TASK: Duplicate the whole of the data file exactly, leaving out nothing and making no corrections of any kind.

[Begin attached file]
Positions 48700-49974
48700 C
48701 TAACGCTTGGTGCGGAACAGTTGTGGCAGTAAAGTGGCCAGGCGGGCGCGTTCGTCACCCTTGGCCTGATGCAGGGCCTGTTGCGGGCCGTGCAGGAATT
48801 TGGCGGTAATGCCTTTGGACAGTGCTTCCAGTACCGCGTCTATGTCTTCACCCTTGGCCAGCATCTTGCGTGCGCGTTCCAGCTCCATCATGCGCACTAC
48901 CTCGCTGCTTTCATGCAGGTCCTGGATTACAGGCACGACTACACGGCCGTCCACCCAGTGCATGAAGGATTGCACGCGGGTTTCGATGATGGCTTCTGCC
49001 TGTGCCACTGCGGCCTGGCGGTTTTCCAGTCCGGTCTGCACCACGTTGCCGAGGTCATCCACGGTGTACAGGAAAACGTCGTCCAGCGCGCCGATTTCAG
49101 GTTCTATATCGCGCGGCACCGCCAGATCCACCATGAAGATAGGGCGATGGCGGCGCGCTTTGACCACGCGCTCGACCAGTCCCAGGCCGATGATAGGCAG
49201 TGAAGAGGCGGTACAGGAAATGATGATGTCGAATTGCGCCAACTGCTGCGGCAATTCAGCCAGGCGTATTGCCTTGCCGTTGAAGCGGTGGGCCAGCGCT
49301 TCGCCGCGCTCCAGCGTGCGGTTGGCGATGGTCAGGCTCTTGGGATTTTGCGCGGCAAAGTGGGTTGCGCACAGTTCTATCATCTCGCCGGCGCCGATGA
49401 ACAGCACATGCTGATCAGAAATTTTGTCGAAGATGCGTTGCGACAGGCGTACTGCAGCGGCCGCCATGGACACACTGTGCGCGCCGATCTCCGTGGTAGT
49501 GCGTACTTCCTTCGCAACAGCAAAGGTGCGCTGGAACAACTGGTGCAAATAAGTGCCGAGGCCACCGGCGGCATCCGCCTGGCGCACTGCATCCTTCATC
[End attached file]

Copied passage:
Positions 48700-49974
48700 C
48701 TAACGCTTGGTGCGGAACAGTTGTGGCAGTAAAGTGGCCAGGCGGGCGCGTTCGTCACCCTTGGCCTGATGCAGGGCCTGTTGCGGGCCGTGCAGGAATT
48801 TGGCGGTAATGCCTTTGGACAGTGCTTCCAGTACCGCGTCTATGTCTTCACCCTTGGCCAGCATCTTGCGTGCGCGTTCCAGCTCCATCATGCGCACTAC
48901 CTCGCTGCTTTCATGCAGGTCCTGGATTACAGGCACGACTACACGGCCGTCCACCCAGTGCATGAAGGATTGCACGCGGGTTTCGATGATGGCTTCTGCC
49001 TGTGCCACTGCGGCCTGGCGGTTTTCCAGTCCGGTCTGCACCACGTTGCCGAGGTCATCCACGGTGTACAGGAAAACGTCGTCCAGCGCGCCGATTTCAG
49101 GTTCTATATCGCGCGGCACCGCCAGATCCACCATGAAGATAGGGCGATGGCGGCGCGCTTTGACCACGCGCTCGACCAGTCCCAGGCCGATGATAGGCAG
49201 TGAAGAGGCGGTACAGGAAATGATGATGTCGAATTGCGCCAACTGCTGCGGCAATTCAGCCAGGCGTATTGCCTTGCCGTTGAAGCGGTGGGCCAGCGCT
49301 TCGCCGCGCTCCAGCGTGCGGTTGGCGATGGTCAGGCTCTTGGGATTTTGCGCGGCAAAGTGGGTTGCGCACAGTTCTATCATCTCGCCGGCGCCGATGA
49401 ACAGCACATGCTGATCAGAAATTTTGTCGAAGATGCGTTGCGACAGGCGTACTGCAGCGGCCGCCATGGACACACTGTGCGCGCCGATCTCCGTGGTAGT
49501 GCGTACTTCCTTCGCAACAGCAAAGGTGCGCTGGAACAACTGGTGCAAATAAGTGCCGAGGCCACCGGCGGCATCCGCCTGGCGCACTGCATCCTTCATC